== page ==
11 things comms people should know about the Communications Market Report

Ofcom’s latest Communications Market Report is now out and, as ever, it makes fascinating reading.

It contains a huge amount of information about how people consume media and if you work in comms then it’s well worth taking the time to read the whole thing.

But if you just want the highlights, here are 11 things that I’ve learned from it:

  1. 88% of adults now have home internet access, an increase of six percentage points since 2014. But it’s significantly less common in some groups (53% for over 75s, and 74% for the DE socio-economic group).
  2. While home internet access for the over-75s is still low, it has seen a staggering level of growth. Since 2014, it’s increased a huge 21 percentage points.
  3. 76% of adults now own a smartphone, an increase five percentage points in a single year. It’s a different story for other devices, with laptop ownership staying the same (64%) and tablet ownership actually gone down slightly (from 59% to 58%).
  4. The smartphone is now by far the most important device for accessing the internet, with 42% of people saying is their most important device (the second highest ranking for this is 26% saying the laptop is their most important device).
  5. The over-55s are the big exception to this rule, with just 13% saying the smartphone is their most important device for accessing the internet (compared to 31% for the laptop). This means that while mobile-first design is increasingly important, it’s still not the right approach for every audience.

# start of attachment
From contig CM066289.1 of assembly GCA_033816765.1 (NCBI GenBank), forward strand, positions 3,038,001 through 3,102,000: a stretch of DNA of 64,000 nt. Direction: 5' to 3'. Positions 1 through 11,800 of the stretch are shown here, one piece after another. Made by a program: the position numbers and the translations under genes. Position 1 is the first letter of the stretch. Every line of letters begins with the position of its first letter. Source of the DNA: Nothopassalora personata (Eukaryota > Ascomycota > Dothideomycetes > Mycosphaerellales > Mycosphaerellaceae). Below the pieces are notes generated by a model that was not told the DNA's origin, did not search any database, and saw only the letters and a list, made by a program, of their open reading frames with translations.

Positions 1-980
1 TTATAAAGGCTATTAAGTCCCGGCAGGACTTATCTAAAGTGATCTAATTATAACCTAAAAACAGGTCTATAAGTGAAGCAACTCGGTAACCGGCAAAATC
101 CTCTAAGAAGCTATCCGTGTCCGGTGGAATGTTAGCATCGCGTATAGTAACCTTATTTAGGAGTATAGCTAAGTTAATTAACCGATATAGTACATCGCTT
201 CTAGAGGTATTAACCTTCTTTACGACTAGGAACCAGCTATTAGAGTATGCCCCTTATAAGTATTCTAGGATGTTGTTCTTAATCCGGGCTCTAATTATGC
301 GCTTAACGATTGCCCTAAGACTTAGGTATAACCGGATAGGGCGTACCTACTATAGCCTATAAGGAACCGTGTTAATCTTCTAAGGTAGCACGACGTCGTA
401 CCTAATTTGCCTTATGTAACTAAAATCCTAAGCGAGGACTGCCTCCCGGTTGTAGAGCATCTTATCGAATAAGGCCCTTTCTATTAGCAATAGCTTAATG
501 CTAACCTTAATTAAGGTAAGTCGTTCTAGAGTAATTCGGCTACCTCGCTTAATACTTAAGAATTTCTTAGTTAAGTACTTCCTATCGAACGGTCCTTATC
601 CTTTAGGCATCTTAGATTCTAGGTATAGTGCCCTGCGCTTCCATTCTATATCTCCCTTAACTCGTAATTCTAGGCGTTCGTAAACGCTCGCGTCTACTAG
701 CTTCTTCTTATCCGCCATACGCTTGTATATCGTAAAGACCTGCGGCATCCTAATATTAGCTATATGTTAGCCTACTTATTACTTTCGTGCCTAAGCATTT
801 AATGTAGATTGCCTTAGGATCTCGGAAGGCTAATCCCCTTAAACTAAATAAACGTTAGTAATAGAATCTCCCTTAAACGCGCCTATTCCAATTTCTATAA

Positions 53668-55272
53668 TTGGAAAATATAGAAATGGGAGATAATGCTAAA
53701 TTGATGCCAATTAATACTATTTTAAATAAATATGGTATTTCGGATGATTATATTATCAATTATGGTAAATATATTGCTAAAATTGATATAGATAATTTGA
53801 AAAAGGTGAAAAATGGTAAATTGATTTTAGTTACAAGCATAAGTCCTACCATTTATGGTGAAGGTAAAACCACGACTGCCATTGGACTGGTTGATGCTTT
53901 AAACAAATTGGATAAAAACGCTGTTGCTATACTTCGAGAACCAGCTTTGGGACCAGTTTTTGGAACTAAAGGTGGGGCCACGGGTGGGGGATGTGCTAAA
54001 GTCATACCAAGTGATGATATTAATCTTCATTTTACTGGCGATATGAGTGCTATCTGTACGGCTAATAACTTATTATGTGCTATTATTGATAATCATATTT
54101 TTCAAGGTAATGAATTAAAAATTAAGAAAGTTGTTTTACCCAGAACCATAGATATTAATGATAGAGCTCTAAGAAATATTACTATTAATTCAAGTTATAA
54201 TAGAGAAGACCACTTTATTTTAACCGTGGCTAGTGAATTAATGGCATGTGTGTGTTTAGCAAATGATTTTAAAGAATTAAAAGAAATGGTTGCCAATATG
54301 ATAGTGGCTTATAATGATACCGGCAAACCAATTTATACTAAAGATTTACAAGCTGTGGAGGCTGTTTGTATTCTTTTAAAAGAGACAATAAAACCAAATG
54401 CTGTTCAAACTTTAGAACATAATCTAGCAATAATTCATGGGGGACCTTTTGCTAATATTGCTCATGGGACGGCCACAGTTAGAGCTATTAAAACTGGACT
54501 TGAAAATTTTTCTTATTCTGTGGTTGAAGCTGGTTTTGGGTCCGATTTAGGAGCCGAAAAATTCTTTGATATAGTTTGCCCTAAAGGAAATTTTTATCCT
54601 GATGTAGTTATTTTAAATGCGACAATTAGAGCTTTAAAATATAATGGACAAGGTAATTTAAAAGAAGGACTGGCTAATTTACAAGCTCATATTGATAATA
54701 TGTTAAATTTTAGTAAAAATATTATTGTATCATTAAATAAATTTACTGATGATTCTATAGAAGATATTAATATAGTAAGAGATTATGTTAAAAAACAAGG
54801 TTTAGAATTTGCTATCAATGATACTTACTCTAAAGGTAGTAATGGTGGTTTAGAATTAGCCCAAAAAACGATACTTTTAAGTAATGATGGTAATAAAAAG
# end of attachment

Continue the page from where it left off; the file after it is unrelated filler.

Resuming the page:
6. Facebook is still by far the biggest social media site, with an audience of 39.7 million. And despite being massive already, it managed to increase its audience by 1.6 million between 2016 and 2017. Twitter is the second most popular, with an audience of 21.9 million.
  7. Among social media sites, Snapchat has seen the biggest increase; its audience rising from 7.2 million in 2016 to 10.3 million in 2017.
  8. LinkedIn saw the biggest drop, from 20 million in 2016 to 15.9 million in 2017.
  9. There seems to be a clear link between your age and the amount of time you spend on YouTube. The average 18 to 24-year-old viewer watched 31.9 hours in March 2017, compared to just 6.5 hours for the average viewer aged 55 or over.
  10. Paid-for search now accounts for almost half of total digital advertising expenditure (£5 billion out of a total of £10.3 billion).
  11. Mobile advertising expenditure grew by 44% in a single year, standing at £3.9billion in 2016. Mobile now accounts for 38% of total internet advertising.

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